Fruit-feeding was associated with both scramble and contest competition among females. And, like other ape species, subtle but linear female dominance hierarchies that sometimes influenced feeding success persisted in an environment of low aggressive intensity. How similar are these patterns of affiliation and competition to human behavior? Benenson et al. Human females also show tendencies to withdraw from group situations Benenson and Heath, , avoid direct competition when possible Campbell , maintain a small number of close friendships rather than wide social networks Geary et al.

When faced with a group task, young boys had a greater tendency to simulate or engage in one-on-one aggressive conflicts, while young girls consistently formed coalitions to ostracize one group member. Curiously, the girls who attempted to exclude others had higher cortisol than that of their victims, suggesting a cost to this form of competitive behavior. In some ways, the collective studies bear out previous generalizations about ape female relationships: female affiliation rates were low and females generally avoided aggressive conflict. However, females had differentiated relationships and appeared to be able to take advantage of them under certain circumstances.

Stable dominance relationships existed even under conditions of infrequent contact and were relevant to sporadic challenges for long-term resource access. Female apes also formed affiliative relationships, though only with a small number of partners. Further research on the origin and function of these relationships is needed to determine whether they are mere coincidences of space use or whether they are related to the use of overlapping core areas and the need to defend them. Three studies Benenson et al.

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While females in adjacent or overlapping foraging ranges may be in the most direct conflict, they may also be the most valuable allies in conflicts with third parties. Thus, as well as accounting for why substantive female-female interactions are rare in apes, future socioecological models need to include the significant role of long-term resource competition in the formation of complex relationships even without the benefits of kin selection.

The following studies emphasize that behavioral strategies can be consistent and yet subtle. Understanding variation in mating patterns has necessitated quantification of underlying hormonal variation. Female dominance and competition may only be expressed periodically, but can have critical influences on female behavior.

The papers clearly demonstrate that female apes often face conflicting pressures. The desirability of choosing a high-quality mate is opposed to the need to mate with many males to confuse paternity. The importance of gaining long-term access to food resources must be weighed against the costs of competing directly for them. Nonetheless, female apes have sophisticated, subtle, and often unexpected, mechanisms for negotiating these conflicting demands. References Benenson, J. Boys withdraw more in one-on-one interactions whereas girls withdraw more in groups.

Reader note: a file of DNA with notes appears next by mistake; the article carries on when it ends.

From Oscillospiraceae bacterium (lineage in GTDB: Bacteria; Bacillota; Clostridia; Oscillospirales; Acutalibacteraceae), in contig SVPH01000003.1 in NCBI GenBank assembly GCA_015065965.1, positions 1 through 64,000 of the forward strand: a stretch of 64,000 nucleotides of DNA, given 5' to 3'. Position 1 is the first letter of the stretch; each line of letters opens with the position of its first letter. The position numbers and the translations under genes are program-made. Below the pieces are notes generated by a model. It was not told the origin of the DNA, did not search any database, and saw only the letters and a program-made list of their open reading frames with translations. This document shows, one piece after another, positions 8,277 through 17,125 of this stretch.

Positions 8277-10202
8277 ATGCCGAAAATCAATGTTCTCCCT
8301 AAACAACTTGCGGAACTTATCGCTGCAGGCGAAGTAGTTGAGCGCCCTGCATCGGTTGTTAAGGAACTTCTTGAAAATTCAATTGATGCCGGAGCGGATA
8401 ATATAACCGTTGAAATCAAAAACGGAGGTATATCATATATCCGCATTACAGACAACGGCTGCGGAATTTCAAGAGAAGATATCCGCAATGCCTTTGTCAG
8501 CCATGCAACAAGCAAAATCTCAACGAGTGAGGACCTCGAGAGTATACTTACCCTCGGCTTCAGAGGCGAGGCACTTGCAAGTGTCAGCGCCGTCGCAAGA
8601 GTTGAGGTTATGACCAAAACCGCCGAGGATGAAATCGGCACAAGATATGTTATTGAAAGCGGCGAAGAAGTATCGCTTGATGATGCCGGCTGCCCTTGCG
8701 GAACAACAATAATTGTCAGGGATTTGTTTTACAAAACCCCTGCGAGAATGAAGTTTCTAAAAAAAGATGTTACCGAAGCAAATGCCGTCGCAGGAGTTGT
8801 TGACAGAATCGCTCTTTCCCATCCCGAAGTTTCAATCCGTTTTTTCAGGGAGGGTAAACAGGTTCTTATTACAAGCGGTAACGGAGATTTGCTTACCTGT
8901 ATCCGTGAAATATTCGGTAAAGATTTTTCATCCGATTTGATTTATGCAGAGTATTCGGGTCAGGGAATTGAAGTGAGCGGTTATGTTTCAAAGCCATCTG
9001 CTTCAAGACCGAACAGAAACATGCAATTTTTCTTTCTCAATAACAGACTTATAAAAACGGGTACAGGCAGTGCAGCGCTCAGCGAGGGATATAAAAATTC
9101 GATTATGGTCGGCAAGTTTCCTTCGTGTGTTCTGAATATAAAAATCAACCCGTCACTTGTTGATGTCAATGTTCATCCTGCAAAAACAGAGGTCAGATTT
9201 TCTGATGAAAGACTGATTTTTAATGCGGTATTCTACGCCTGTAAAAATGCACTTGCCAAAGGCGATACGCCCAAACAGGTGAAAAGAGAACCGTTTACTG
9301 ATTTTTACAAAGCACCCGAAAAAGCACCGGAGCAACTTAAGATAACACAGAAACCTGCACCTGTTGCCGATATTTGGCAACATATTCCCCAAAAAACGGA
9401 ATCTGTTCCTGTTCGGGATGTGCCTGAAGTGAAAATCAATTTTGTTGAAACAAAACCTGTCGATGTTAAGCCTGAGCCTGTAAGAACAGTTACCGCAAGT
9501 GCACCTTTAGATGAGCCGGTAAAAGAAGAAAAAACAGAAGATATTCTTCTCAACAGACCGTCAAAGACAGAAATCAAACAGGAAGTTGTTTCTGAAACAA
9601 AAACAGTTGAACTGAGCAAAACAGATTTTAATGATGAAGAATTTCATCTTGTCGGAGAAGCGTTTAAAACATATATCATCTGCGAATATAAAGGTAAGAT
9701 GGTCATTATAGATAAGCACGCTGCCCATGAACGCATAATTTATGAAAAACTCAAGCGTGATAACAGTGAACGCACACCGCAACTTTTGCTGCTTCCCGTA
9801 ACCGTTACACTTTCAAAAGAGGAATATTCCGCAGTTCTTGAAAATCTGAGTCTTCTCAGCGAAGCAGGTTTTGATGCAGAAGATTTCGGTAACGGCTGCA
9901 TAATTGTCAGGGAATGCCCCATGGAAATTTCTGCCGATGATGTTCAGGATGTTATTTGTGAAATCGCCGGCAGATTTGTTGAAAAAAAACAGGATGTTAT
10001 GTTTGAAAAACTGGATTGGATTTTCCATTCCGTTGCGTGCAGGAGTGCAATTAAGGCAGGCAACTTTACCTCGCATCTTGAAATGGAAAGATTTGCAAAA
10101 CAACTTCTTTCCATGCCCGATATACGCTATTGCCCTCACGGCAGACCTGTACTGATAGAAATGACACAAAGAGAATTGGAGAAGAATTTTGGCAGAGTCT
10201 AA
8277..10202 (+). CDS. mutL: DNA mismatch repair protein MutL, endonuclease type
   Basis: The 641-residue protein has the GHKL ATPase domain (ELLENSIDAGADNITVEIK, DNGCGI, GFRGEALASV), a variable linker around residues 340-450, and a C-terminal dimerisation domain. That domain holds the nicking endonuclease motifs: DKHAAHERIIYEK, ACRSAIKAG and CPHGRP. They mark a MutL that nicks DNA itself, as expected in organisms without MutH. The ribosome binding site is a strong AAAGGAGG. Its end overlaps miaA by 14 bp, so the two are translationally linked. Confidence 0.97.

Developmental Psychology, 42, — Medline. Benenson, J. Human sex differences in the use of social ostracism as a competitive tactic. International Journal of Primatology, 29, —, this issue. Campbell, A. Staying alive: evolution, culture, and women's intra-sexual aggression. The Behavioral and Brain Sciences, 22, — Medline. Female competition: causes, constraints, content, and contexts. Journal of Sex Research, 41, 16—26 Medline. Chapman, T. Sexual conflict. Darwin, C. Emery Thompson, M. Core area quality is associated with variance in reproductive success among female chimpanzees at Kanyawara, Kibale National Park.

Animal Behaviour, 73, — Male mating interest varies with female fecundity in Pan troglodytes schweinfurthii of Kanyawara, Kibale National Park. Emlen, S.

Reproductive Biology of the Great Apes Comparative and Biomedical Perspectives

Ecology, sexual selection, and the evolution of mating systems. Science, , — Medline. Fawcett, K. Female reproductive behavior in multi-male groups of mountain gorillas, Gorilla beringei beringei , Volcanoes National Park, Rwanda [abstract ]. International Journal of Primatology, 27, Supplement 1. Food availability, female association patterns and dominance relationships in a community of chimpanzees, Budongo Forest, Uganda [abstract ]. Geary, D. Developmental Review, 23, — Goodall, J.

Mother-offspring relationships in free-ranging chimpanzees. Morris Ed.


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Chicago: Aldine Publishing Co. Galdikas, B. Orangutan reproduction in the wild. Graham Ed. New York: Academic Press. Hrdy, S. The woman that never evolved. Cambridge: Harvard University Press. Kahlenberg, S. E, Wrangham, R. Kappeler, P. Sexual selection in primates: New and comparative perspectives. Cambridge: Cambridge University Press. Female-female competition in Bornean orangutans. Jersey Wildl. Trust , pp. Google Scholar. Dahl, J. Fox, H. Galdikas, B. Graham , New York, Academic Press.

Harcourt, A. Heape, W. Heinrichs, W. Lippert, W. MacKinnon, J. Oryx — Maple, T. Markham, R. Mitani, J. Nadler, R. Junk Publ. Itoigawa, Y. Sugiyama, G. Sackett, R.